However (and this is a big however), it’s important to recognize that they’re a person too, and appealing to them with a legitimate concern about your wellbeing at work can motivate even the most neglectful managers to take appropriate action and get their team in order.

And if they don’t take action, at least you have it on record that the team isn’t receptive to new ideas, and that you don’t feel safe sharing ideas or concerns within that atmosphere. No doubt others will have picked up on the same aspects or made the same complaints. The problem will eventually have to be addressed or things will only get worse.

3. Do your best to control what you can.

Let’s be real: if you set out to personally transform the cultural landscape of your workplace, you’re destined for disappointment and heartbreak. It’s simply not realistic. That said, although we can’t completely control the world around us, we can influence how we act within it and the way we react to it. Each person’s behavior contributes to the formation of a company’s culture, and your small, seemingly insignificant contribution does matter, even though its impact might not be immediately apparent.

What this means in practice will depend on your unique personality and situation, but what I have in mind is something like this:

  • Try to keep calm when you feel threatened or ignored or shut down. Forcing yourself to keep your emotions at bay is challenging, especially in the moment. But remaining cool, calm, and collected will keep you thinking clearly so you can better defend your idea or argument.

  • Keeping calm also means avoiding getting too invested in the petty squabbles, politicking, and power struggles that are common in psychologically unsafe workplaces. Getting mixed up in that kind of culture will never work out for you in the long run. In the wise words of Marla Daniels from The Wire, “The game is rigged, but you cannot lose if you do not play.”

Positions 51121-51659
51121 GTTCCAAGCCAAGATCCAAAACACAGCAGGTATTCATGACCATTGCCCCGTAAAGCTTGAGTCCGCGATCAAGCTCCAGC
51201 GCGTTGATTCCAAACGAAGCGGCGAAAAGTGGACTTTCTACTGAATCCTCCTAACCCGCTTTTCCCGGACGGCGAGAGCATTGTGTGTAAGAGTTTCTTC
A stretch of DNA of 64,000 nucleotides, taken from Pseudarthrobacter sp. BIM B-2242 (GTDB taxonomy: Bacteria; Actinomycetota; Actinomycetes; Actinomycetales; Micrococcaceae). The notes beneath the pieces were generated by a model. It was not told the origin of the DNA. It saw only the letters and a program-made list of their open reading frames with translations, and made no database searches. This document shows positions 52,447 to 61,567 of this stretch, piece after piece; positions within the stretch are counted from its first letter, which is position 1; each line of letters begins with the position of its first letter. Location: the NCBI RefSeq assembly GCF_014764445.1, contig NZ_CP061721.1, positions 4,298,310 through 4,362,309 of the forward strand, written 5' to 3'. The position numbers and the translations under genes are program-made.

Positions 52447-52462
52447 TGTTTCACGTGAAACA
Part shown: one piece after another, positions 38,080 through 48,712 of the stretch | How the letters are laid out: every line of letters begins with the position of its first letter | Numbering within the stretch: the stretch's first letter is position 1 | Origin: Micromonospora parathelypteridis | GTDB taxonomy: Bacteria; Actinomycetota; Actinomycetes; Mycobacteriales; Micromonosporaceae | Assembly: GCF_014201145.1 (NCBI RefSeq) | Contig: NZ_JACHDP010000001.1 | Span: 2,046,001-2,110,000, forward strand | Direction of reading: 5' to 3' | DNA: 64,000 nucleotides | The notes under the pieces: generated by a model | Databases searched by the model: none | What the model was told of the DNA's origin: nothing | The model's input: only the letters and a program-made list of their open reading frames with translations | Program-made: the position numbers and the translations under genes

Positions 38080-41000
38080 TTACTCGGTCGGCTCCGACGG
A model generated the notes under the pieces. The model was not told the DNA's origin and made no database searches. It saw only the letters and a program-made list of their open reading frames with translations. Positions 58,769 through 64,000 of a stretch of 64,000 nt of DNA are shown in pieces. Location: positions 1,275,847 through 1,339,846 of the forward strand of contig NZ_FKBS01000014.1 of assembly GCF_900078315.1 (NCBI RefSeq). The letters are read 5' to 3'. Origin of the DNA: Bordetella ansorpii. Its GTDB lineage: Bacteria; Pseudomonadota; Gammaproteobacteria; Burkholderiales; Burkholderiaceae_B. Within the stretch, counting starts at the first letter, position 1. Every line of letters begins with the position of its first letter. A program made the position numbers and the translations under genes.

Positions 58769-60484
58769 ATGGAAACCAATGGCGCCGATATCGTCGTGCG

• Be the change you want to see in the world. It’s a cliche, sure, but it’s a useful one, especially if you’re in a bad work situation. If you can soldier on and be a good example of the kind of culture that could be—facilitating open communication and constructive criticism, supportive of new ideas, able to provide helpful feedback, upholding of company values—your example could begin to change things over time, at least within your own team.

If you’re reading this and you’re already well past the point of no return, of trying to keep calm in the face of a hostile culture, I understand the urge to give up trying to control anything. For a lot of people who’ve already tried soldiering on in the face of a toxic workplace, there’s a certain appeal to just shutting down or compartmentalizing. If this describes how you’re feeling, you’re not wrong to feel that way. A toxic environment is hard on everyone. Luckily there are organizations out there that care about culture. Seek them out.

4. Document everything

If you’ve been coping with a psychologically unsafe workplace for too long and do find yourself at that point of no return, there’s no use in clinging to a sinking ship. If this describes where you’re at, my advice is to write everything down. A good record of evidence will serve you down the road if things continue to spiral out of control. If anything, you’ll have a list of red flags to be aware of in future jobs.

Conclusion

A psychologically unsafe workplace is not something anyone should have to tolerate, but unfortunately a lot of organizations are described that way. For the concerned leaders out there, creating a psychologically safe workplace is among the most important first steps you can take. For those struggling to cope, sometimes the best you can do is to control your emotions and stay calm. But when the stress starts affecting your mental health, I recommend doing the opposite of what the “HANG IN THERE” cat poster tells you to. Then post a brutally honest review on Glassdoor (as a warning).


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Corey Moseley